How's my Luck now?

Reflections, views and descriptions during my stay at IIM Lucknow from July 2004 to March 2006

Location: India

Monday, May 02, 2005

'Hazaaron Khwaishen Aisi...'

I watched this film this weekend, spurred by a glowing review in Tehelka. Directed by Sudhir Mishra, it traces the lives of three young people - two men and a woman - through the period of the late 1960's to mid-1970's. In the end, it is a love triangle, but treated very differently. It can definitely not be categorized as mainstream cinema.

I found the film 'bad in parts', as one of my friends called it. That is, I really liked the film overall, but there were certain things that I didn't like. The story goes like this: Vikram (Shiney Ahuja), Siddharth (Kay Kay Menon) and Geetha (Chitrangada Singh) study in the same college. Vikram belongs to a rich family and becomes a typical businessman of the time in Delhi, with numerous political contacts. His father, though, is a staunch Gandhian Congress politician. Siddharth and Geetha belong to middle-class families, Siddharth being the son of a judge. Both are actively involved in the social anti-establishment movement of the time, which had its roots in Naxalbari. The two are also in love with each other, while Vikram is in love with Geetha. After numerous scenes of rioting and escaping the clutches of the police in Delhi, the era abruptly changes from 1969 to 1975. Siddharth goes off to Bhagalpur in Bihar and we see the caste issues and violence over there, while Geetha doesn't accompany him because of familial pressure. A few years later, Vikram and Geetha meet accidentally in a party, where Vikram finds that Geetha has married Arun, a junior bureaucrat in the Finance Ministry, who is 'getting there'. But then again, Vikram accidentally stumbles upon the fact that Geetha still visits Bihar and meets up with Siddharth.

The upshot of all this is that personal and larger social contexts intermingle throughout the film. Eventually, there comes a stage when Vikram has to go off to Bihar to rescue Siddharth and he himself gets beaten badly by the police, and loses his mental balance. We come to an end shortly thereafter, when Siddharth leaves Bihar and goes off to study medicine in London, while Geetha stays in Bihar, with Vikram also there.

The three protagonists play their roles very well. I was most impressed with Shiney Ahuja, who played the savvy Delhi businessman to perfection. Chitrangada Singh (wife of golfer Jyoti Randhawa) has been hailed as the 'next Smita Patil' by people like Ketan Mehta and Shekhar Kapur, and there is a slight resemblance to the late great actress as well. She speaks clipped English (as she is a UK-returned girl in the film), and plays the emotional scenes pretty well. She does have a future in serious cinema. Kay Kay is also good as the social activist, although his English seems artificial.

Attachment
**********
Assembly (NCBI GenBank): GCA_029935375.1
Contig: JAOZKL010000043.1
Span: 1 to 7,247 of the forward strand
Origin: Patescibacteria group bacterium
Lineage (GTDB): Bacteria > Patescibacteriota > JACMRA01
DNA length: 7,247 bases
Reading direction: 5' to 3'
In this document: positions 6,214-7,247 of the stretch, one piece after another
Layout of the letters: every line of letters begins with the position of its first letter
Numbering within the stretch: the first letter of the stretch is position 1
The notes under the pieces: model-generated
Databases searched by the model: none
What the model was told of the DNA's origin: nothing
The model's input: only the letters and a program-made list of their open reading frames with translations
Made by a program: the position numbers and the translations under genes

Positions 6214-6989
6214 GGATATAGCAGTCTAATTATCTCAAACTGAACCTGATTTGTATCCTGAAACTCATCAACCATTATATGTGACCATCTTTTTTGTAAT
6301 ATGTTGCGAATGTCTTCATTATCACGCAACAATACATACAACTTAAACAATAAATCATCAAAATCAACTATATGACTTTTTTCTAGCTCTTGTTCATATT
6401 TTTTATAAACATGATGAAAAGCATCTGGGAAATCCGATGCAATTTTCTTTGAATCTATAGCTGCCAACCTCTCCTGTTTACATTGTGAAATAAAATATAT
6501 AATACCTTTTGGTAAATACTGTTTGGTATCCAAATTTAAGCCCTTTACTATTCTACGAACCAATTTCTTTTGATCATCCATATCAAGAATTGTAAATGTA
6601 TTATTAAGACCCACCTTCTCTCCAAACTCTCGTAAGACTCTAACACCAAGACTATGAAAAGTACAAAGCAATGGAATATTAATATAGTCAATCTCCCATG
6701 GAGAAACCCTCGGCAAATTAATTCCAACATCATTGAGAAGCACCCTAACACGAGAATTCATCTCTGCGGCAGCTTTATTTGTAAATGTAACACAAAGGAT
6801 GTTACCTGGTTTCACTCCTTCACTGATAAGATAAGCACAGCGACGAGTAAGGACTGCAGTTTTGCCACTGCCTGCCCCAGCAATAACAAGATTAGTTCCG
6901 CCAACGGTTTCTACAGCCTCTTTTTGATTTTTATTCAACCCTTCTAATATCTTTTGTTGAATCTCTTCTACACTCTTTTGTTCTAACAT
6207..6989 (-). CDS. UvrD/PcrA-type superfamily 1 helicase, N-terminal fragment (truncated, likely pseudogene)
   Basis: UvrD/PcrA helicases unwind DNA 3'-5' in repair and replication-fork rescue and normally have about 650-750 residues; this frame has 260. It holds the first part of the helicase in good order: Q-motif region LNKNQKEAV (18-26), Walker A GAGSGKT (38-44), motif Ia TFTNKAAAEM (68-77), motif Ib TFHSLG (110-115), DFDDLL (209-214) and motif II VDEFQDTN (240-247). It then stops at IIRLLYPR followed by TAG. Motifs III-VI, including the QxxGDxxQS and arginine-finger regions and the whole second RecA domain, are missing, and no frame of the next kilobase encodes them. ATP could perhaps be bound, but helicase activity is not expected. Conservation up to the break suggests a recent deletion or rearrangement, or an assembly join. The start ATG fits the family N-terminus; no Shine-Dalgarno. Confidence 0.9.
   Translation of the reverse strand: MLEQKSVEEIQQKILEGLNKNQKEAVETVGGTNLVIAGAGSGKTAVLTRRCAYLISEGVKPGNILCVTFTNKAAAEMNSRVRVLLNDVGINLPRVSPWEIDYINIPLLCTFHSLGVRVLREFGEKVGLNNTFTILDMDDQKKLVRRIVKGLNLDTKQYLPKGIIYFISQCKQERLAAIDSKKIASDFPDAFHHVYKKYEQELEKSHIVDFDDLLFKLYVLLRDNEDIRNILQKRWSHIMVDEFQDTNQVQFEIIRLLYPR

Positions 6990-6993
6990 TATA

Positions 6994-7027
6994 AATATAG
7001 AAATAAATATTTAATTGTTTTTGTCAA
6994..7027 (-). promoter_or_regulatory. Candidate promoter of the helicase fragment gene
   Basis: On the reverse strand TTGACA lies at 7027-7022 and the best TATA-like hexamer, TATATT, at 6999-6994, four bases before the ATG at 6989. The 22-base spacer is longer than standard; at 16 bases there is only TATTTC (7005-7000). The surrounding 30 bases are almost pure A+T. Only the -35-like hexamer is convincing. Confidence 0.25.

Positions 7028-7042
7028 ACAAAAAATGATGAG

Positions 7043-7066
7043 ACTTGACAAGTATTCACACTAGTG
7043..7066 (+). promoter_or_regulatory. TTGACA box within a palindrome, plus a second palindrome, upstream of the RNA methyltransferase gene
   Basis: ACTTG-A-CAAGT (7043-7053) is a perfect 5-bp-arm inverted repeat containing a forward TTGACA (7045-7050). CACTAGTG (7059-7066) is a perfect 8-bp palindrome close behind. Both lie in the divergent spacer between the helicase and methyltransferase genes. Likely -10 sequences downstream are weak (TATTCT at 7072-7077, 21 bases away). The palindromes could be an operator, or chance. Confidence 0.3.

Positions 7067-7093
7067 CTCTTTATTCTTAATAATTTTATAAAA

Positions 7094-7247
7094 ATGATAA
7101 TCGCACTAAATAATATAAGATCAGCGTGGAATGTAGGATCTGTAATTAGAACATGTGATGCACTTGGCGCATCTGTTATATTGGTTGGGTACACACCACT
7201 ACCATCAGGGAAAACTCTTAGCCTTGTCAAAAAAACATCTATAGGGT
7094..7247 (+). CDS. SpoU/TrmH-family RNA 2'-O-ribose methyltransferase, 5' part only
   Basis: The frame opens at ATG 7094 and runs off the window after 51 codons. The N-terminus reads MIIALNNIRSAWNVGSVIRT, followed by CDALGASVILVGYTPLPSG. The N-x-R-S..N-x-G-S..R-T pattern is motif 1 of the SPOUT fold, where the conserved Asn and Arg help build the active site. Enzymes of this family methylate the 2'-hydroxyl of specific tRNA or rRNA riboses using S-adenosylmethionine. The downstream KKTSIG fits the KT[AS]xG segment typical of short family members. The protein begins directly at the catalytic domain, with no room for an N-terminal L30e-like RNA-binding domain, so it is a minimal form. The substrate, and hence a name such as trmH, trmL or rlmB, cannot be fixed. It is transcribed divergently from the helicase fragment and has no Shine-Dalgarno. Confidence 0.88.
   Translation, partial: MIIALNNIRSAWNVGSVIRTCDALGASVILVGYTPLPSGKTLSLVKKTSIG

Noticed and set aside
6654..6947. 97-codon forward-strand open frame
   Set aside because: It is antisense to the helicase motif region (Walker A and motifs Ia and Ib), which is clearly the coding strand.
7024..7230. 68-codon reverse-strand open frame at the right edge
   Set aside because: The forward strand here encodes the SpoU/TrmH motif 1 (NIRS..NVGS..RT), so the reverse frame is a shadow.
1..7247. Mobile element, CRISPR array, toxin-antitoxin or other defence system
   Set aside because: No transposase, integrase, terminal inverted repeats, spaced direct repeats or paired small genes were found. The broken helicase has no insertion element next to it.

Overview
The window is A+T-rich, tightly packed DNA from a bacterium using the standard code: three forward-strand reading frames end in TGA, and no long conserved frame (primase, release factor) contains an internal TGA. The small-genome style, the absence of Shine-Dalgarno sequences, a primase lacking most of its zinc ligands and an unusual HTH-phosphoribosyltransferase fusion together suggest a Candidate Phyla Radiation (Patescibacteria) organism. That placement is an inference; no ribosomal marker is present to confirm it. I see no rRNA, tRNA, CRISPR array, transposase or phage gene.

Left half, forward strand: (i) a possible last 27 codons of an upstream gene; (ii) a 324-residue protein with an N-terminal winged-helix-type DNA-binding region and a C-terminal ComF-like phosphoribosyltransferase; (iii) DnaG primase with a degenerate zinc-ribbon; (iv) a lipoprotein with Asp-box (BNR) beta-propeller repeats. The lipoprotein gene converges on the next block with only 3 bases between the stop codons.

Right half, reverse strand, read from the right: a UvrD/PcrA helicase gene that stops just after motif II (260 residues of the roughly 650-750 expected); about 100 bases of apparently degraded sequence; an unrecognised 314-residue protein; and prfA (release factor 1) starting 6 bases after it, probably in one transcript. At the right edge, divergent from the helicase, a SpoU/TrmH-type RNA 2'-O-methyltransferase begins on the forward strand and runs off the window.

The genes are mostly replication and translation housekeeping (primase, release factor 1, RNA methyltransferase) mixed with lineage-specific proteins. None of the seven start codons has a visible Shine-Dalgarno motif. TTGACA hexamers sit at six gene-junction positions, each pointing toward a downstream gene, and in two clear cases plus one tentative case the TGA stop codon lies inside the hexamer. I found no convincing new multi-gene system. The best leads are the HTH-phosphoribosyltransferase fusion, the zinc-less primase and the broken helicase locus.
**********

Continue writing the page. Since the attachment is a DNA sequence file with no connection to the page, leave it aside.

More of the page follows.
Sudhir Mishra has done a very good job of directing the film, trying to capture the revolutionary mood of the youth, the flower power influence coming in, the Emergency, and the despair of people torn by casteist violence in Bihar. Diverse characters fill the film - two politicians resembling Sanjay Gandhi and Arun Nehru, brutal policemen in Bihar, an oily socialist political leader changing skins, urban youth, etc. Some of the dialogues are really well-written (as when the Sanjay Gandhi character says: 'Do you think we are the kind of people who will not be here a few years from now?'; and when, hearing a social activist's speech, one villager asks another: 'ye Hitler kauN hai?' and the other replies: 'mhaare gaanv men to naa hai'). One thing that is often used in films set in particular periods is to use the film songs of that period in the background. Here too, we listen as people accompany Mukesh in singing 'vo subah kabhii to aayegii' and as Talat sings 'ae mere dil kahiin aur chal' in the background.

Now about the bad parts. Firstly, the film name is misspelt. 'Khwaishen' should have been 'Khwahishen' (the 'h' is not silent). I think about 75% of the dialogues are in English, which sometimes sounds too artificial. And the language used is more 90's and 00's than 70's. If there is only one theme on which the film is based, that theme is not very clear. One experiences jerks and some lack of coherence in the film's progress. But on the whole, the film easily deserves a viewing, simply because such films are so rare nowadays.


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